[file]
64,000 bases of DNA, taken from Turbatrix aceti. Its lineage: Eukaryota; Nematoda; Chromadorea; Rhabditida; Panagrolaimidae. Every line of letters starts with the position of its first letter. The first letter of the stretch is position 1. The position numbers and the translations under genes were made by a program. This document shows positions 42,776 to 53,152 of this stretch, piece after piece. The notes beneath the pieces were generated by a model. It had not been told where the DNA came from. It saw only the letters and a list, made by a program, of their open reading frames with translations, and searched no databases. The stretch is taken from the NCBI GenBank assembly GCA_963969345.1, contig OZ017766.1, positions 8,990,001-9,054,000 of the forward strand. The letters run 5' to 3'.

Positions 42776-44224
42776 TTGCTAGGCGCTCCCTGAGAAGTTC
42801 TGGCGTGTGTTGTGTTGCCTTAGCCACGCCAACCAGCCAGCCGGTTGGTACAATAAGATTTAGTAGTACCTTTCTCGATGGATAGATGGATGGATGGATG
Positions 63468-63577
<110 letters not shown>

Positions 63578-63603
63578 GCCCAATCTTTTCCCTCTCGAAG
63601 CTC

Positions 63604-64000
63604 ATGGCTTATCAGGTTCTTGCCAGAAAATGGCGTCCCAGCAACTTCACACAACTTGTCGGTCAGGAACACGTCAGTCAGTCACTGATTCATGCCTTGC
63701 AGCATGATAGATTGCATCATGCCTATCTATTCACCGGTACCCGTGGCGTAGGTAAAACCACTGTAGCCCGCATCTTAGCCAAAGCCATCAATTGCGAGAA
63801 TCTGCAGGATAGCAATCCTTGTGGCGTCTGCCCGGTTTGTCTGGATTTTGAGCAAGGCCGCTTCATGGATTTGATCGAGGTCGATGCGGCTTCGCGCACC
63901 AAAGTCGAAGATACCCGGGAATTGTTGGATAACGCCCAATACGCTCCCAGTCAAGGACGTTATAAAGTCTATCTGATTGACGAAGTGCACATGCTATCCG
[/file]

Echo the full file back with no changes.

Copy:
64,000 bases of DNA, taken from Turbatrix aceti. Its lineage: Eukaryota; Nematoda; Chromadorea; Rhabditida; Panagrolaimidae. Every line of letters starts with the position of its first letter. The first letter of the stretch is position 1. The position numbers and the translations under genes were made by a program. This document shows positions 42,776 to 53,152 of this stretch, piece after piece. The notes beneath the pieces were generated by a model. It had not been told where the DNA came from. It saw only the letters and a list, made by a program, of their open reading frames with translations, and searched no databases. The stretch is taken from the NCBI GenBank assembly GCA_963969345.1, contig OZ017766.1, positions 8,990,001-9,054,000 of the forward strand. The letters run 5' to 3'.

Positions 42776-44224
42776 TTGCTAGGCGCTCCCTGAGAAGTTC
42801 TGGCGTGTGTTGTGTTGCCTTAGCCACGCCAACCAGCCAGCCGGTTGGTACAATAAGATTTAGTAGTACCTTTCTCGATGGATAGATGGATGGATGGATG
Positions 63468-63577
<110 letters not shown>

Positions 63578-63603
63578 GCCCAATCTTTTCCCTCTCGAAG
63601 CTC

Positions 63604-64000
63604 ATGGCTTATCAGGTTCTTGCCAGAAAATGGCGTCCCAGCAACTTCACACAACTTGTCGGTCAGGAACACGTCAGTCAGTCACTGATTCATGCCTTGC
63701 AGCATGATAGATTGCATCATGCCTATCTATTCACCGGTACCCGTGGCGTAGGTAAAACCACTGTAGCCCGCATCTTAGCCAAAGCCATCAATTGCGAGAA
63801 TCTGCAGGATAGCAATCCTTGTGGCGTCTGCCCGGTTTGTCTGGATTTTGAGCAAGGCCGCTTCATGGATTTGATCGAGGTCGATGCGGCTTCGCGCACC
63901 AAAGTCGAAGATACCCGGGAATTGTTGGATAACGCCCAATACGCTCCCAGTCAAGGACGTTATAAAGTCTATCTGATTGACGAAGTGCACATGCTATCCG